Mrs Brown's Cardamom Bread

We were newlyweds, poor, and convinced that living naturally was important for ours and the earth’s welfare. We bought flour, grains, and beans in unpacked bulk and shopped at grocers that sold abundant supplies of beautifully green produce. I learned how to bake yeast bread—basic white, wheat breads.

He spoke longingly of the bread his mother made at Christmas. He called it Cardamon bread, a light gently sweet aromatic bread made with a cardamon spice. I tried but no recipe I found matched his memory of its texture and flavor. I needed guidance, but his family lived in Minnesota far from DC. Two years later we went to Minnesota for Christmas. His mother’s kitchen was immaculate. I felt awkward there, but watched her make the bread. 

Mrs. Brown smashed the cardamon seeds from their shells, dumped them into a bowl of hot milk, and added the yeast when the milk cooled. She mixed sugar and shortening (margarine or Crisco) in the electric mixer bowl and stirred in the yeast mixture. Flour was added gradually to obtain a soft dough. 

She let the dough rise, doubling in size, then punched it down. At the second rising, she turned the dough out onto a floured board, it was allowed to rest for about fifteen minutes. The dough was then divided in half, the halves were divided into three sections. Their ends dampened, pressed together and braided. Two loaves were made. They were allowed to rise. Then a yolk diluted with water was painted over the top, and sugar sprinkled over it. Then she baked the loaves.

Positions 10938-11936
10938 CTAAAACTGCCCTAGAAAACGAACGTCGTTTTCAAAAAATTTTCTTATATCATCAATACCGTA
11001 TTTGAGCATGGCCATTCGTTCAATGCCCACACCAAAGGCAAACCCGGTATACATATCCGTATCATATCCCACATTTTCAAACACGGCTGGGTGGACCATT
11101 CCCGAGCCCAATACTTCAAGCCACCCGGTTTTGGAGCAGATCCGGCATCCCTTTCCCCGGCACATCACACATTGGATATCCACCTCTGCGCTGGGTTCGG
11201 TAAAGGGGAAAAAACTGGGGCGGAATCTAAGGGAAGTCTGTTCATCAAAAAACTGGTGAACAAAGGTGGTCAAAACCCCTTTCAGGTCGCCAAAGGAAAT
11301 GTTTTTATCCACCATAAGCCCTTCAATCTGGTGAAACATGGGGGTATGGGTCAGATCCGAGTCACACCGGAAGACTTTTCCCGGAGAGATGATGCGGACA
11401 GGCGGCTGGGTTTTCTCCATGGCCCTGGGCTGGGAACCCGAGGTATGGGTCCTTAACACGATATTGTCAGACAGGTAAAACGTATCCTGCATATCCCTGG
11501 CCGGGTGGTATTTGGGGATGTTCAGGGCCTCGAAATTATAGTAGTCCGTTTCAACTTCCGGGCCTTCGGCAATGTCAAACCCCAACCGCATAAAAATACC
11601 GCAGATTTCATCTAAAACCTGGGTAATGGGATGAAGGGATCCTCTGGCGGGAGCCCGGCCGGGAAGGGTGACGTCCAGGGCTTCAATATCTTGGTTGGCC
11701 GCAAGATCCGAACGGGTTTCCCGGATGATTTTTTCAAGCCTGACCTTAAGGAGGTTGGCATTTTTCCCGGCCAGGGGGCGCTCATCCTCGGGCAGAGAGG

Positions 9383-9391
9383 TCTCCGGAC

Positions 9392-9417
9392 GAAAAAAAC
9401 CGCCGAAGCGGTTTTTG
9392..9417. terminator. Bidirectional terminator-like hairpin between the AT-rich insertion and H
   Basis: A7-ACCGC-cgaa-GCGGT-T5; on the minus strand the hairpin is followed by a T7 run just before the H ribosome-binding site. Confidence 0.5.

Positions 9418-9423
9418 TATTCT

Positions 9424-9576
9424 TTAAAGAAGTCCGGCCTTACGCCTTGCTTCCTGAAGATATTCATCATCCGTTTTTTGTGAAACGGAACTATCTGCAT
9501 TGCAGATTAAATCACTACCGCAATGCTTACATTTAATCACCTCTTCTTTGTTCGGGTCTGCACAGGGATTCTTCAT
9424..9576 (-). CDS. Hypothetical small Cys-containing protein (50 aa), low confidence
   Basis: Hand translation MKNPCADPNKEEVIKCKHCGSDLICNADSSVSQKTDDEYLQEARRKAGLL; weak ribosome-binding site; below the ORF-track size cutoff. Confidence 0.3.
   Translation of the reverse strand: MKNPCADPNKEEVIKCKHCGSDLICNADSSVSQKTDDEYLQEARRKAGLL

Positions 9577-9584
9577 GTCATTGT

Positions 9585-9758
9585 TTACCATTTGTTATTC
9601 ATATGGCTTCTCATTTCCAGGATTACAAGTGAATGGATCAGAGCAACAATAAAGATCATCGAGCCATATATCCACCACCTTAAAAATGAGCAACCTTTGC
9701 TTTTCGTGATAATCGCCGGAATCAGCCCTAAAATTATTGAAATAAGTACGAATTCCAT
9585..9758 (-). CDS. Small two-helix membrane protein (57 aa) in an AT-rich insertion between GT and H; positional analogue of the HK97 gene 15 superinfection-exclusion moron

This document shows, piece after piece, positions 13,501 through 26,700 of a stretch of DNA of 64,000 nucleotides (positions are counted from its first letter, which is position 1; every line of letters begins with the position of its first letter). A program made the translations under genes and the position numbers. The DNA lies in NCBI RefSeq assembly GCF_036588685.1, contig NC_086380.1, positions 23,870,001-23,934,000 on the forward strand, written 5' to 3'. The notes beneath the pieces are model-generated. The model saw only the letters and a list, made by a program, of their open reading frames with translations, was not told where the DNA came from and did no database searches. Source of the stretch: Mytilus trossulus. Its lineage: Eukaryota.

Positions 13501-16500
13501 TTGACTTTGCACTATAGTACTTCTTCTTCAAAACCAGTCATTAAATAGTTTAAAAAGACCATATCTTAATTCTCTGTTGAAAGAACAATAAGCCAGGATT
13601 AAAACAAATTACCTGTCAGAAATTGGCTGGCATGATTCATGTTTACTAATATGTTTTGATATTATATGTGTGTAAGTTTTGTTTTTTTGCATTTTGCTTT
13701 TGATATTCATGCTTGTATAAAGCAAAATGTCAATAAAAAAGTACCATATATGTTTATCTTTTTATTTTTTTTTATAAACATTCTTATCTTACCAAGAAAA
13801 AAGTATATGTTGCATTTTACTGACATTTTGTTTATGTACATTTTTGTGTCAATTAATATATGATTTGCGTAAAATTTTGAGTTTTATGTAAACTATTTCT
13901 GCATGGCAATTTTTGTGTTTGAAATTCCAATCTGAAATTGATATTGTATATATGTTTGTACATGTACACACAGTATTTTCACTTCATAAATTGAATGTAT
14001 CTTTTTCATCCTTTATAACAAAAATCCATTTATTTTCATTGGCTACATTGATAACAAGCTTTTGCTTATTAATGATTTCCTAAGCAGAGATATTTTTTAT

The bread was as delicious as my husband said. I would bake it for him the next sixteen years before our divorce.

-- Leslie Brown grew up in a close-knit working class family in Detroit and now lives in Virginia.  Where many playmates went south during the summer, she spent many fondly remembered weeks at her grandparent’s apartment near Hastings Street before the area was urban renewed. She retired from work as a librarian, working in public as well as university libraries. She enjoyed work helping students discover literature and information. She holds n MFA in creative writing from American University and served as an editor for American University Graduate magazine while there. Since retiring, she has explored various writing forms and multi-media formats. She created a video imagining the black migrant’s experience, "Detroit Great Migration Impressions.”